Further to my last post, this is what I learned as a promoter's mother:
First of all, in my own home I was asked, "Do you work for Spry Bry (his professional name)? No, I'm his mother. Like this is his house and I'm his employee. I guess motherhood feels that way sometimes.
Band members, touring in a bus with nine bunks for eight hours, having had their sleep interrupted by immigration for 2 1/2 hours at the border, get grumpy. I would, too.
Band bus drivers, especially ones who have done it for an entire career, have very interesting stories.
I can communicate efficiently in Franglish. That's French, Spanish and English, a requirement in this situation. It was an exhausting proposition.
Band's contract riders contain interesting items such as 30 white cotton newly laundered towels (mostly onstage sweat towels), the equivalent of 10 drinks (beer, good wine, and specific brands of rum and vodka) each, water only in plastic bottles and wine glasses only made of glass so I guess it's not about breakage...reasonable requests compared to the stories you hear. One famous group always asked for bowls of M&M's with the brown ones removed. It was supposedly a test of the promoter's attention to detail.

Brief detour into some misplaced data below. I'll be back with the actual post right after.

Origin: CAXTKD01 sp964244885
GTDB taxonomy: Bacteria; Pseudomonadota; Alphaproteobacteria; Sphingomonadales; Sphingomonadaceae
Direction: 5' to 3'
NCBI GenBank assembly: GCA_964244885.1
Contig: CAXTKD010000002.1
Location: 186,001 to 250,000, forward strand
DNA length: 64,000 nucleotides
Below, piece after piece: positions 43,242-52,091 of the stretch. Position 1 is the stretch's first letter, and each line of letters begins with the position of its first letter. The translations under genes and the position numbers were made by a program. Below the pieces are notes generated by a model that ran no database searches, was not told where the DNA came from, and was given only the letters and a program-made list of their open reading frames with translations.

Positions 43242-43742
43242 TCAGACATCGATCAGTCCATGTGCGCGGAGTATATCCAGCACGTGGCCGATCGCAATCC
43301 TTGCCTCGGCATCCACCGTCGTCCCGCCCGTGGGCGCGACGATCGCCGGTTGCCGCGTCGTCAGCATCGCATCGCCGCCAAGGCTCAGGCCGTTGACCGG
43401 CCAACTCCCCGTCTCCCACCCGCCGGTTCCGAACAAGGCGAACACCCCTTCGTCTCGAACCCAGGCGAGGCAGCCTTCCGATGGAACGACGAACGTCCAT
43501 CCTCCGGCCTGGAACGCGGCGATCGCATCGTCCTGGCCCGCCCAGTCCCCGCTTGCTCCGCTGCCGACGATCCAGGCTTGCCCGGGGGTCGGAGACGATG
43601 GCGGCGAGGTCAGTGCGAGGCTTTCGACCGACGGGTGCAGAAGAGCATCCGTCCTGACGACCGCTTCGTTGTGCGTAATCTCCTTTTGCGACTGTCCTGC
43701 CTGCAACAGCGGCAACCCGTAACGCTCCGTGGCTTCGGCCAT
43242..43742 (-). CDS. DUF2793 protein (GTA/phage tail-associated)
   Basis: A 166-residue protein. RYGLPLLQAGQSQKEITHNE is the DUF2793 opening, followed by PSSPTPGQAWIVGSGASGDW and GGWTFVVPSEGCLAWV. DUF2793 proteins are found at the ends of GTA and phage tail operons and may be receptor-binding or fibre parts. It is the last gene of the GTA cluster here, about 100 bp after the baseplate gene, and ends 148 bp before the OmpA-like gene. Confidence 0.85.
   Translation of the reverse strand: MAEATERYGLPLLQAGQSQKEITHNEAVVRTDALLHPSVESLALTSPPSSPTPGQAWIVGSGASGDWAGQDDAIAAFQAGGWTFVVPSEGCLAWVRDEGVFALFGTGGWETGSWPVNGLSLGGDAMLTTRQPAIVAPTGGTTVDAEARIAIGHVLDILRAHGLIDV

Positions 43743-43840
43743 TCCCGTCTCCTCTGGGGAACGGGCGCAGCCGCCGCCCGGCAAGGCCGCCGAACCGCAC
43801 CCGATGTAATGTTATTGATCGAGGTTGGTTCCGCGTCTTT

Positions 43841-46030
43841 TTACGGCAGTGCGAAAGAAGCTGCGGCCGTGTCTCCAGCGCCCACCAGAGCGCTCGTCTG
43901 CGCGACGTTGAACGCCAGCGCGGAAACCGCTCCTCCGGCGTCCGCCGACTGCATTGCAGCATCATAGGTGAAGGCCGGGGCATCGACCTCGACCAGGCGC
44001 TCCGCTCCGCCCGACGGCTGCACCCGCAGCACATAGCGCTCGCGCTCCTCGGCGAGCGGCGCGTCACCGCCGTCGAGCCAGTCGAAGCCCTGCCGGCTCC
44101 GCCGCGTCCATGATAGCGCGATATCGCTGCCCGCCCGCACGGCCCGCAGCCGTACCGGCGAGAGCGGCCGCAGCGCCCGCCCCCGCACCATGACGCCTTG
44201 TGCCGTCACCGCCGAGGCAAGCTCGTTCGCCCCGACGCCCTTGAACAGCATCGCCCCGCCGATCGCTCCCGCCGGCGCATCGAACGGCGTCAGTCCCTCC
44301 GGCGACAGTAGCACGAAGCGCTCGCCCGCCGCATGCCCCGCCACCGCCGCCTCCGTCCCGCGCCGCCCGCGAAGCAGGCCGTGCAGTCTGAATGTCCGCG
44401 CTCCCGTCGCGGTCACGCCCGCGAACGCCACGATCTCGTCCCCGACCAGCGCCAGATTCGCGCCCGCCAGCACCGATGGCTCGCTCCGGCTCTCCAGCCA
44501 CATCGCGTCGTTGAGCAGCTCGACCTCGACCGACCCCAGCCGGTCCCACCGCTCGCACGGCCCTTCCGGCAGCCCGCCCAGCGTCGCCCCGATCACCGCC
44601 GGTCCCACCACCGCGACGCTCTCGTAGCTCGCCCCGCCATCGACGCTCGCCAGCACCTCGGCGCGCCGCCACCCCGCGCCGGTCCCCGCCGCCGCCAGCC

Negotiations continue throughout the day and everything is negotiable: sound equipment, food, accommodation. It gets heated at times.
Communication counts. Get it in writing or as they said way back when, when I was in grad school "If it ain't documented it didn't happen. Thank goodness the boy kept e-mails that came in handy in resolving above disputes. The only bedroom that I had to give up was for the bus driver and his wife, who sleep while the band is engaged in sound checks and the concert itself. After everything is sung and done they board the bus at 2:00a.m., off to the next stop on the tour.
When it came to what really matters, the band's performance was amazing, they were true professionals:
And the boy, Mr. Spry Bry, with a sold out venue, came through unscathed. So did his mom.